Validation of computed tomography angiography as a complementary test in the assessment of renal artery stenosis: a comparison with digital subtraction angiography.

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Date Published

2021 Aug 10

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<p><strong>BACKGROUND: </strong>Renal artery stenosis is an important cause of hypertension in children, accounting for 5-10% of cases. When suspected, noninvasive imaging options include ultrasound (US), computed tomography (CT) angiography and magnetic resonance (MR) angiography. However, digital subtraction angiography (DSA) remains the gold standard.</p>

<p><strong>OBJECTIVE: </strong>To investigate the accuracy and inter-reader reliability of CT angiography in children with suspected renal artery stenosis.</p>

<p><strong>MATERIALS AND METHODS: </strong>This is a retrospective study of patients suspected of having renal artery stenosis evaluated by both CT angiography and DSA between 2008 and 2019 at a tertiary pediatric hospital. Only children who underwent CT angiography within 6&nbsp;months before DSA were included. CT angiography studies were individually reviewed by two pediatric radiologists, blinded to clinical data, other studies and each other's evaluation, to determine the presence of stenosis at the main renal artery and 2nd- and 3rd-order branches. The sensitivity, specificity and accuracy were calculated using DSA as the reference. The effective radiation dose for CT angiography and DSA was also calculated. Kappa statistics were used to assess inter-reader agreement.</p>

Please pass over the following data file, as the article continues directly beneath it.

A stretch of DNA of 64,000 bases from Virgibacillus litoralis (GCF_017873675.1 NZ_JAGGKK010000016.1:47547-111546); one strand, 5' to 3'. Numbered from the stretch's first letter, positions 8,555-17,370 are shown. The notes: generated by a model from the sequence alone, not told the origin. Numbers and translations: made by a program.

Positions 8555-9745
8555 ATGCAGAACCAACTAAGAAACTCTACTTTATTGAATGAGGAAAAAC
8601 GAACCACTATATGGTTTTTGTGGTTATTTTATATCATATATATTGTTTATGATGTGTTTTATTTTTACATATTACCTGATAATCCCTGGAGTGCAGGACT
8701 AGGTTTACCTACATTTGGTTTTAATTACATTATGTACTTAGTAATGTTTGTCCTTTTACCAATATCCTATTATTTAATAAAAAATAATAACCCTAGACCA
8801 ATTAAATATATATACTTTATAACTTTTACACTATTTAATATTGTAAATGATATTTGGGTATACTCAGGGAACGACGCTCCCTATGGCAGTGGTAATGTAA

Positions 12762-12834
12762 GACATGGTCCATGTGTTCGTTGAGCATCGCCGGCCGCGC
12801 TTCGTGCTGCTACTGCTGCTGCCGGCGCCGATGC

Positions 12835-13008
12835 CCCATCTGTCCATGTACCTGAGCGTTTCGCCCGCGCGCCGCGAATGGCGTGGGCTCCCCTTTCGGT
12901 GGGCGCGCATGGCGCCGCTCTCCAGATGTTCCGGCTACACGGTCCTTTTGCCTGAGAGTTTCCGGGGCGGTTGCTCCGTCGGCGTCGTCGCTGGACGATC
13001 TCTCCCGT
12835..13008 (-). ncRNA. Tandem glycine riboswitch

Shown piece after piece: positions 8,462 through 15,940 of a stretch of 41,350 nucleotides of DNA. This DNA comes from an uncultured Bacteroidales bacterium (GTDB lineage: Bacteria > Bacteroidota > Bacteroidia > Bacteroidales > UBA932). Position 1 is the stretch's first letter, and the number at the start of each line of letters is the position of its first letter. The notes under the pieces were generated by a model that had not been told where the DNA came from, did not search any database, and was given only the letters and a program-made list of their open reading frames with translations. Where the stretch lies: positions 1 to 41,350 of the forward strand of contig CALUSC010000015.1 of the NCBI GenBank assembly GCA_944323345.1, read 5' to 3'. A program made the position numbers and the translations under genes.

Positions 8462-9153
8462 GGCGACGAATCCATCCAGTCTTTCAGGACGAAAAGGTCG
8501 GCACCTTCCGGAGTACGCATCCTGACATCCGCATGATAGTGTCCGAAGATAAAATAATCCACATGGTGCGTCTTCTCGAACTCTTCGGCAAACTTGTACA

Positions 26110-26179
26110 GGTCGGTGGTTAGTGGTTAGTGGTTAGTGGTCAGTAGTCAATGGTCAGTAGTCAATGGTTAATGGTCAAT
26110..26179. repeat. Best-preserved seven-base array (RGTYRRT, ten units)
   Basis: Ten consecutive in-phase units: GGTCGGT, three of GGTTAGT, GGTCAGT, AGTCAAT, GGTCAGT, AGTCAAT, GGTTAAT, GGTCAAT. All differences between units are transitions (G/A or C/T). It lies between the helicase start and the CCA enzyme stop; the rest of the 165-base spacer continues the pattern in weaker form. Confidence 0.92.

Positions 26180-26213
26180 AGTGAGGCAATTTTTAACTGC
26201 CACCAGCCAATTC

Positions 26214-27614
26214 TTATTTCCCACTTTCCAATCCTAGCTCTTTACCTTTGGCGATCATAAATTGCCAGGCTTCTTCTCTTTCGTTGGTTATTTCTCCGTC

<p><strong>RESULTS: </strong>Seventy-four renal units were evaluated (18 girls, 19 boys). The patients' median age was 8&nbsp;years (range: 1-21&nbsp;years). Overall, CT angiography was effective in detecting renal artery stenosis with a sensitivity of 85.7%, specificity of 91.5% and accuracy of 88.9%. There was moderate inter-reader agreement at the main renal artery level (k=0.73) and almost perfect inter-reader agreement at the 2nd/3rd order (k=0.98). However, the sensitivity at the 2nd- and 3rd-order level was lower (14.3%). CT angiography provided excellent negative predictive value for evaluating renal artery stenosis at the main renal artery level (90.1%) and at the 2nd- or 3rd-order branches (82.7%). The median effective dose of CT angiography studies was 2.2&nbsp;mSv (range: 0.6-6.3) while the effective dose of DSA was 13.7&nbsp;mSv.</p>

<p><strong>CONCLUSION: </strong>CT angiography has high sensitivity and specificity at the main renal artery level with a lower radiation dose than previously assumed. Therefore, it can be used as a diagnostic tool in patients with low to medium risk of renal artery stenosis, and as a screening and treatment planning tool in patients at high risk.</p>



Alternate Title

Pediatr Radiol




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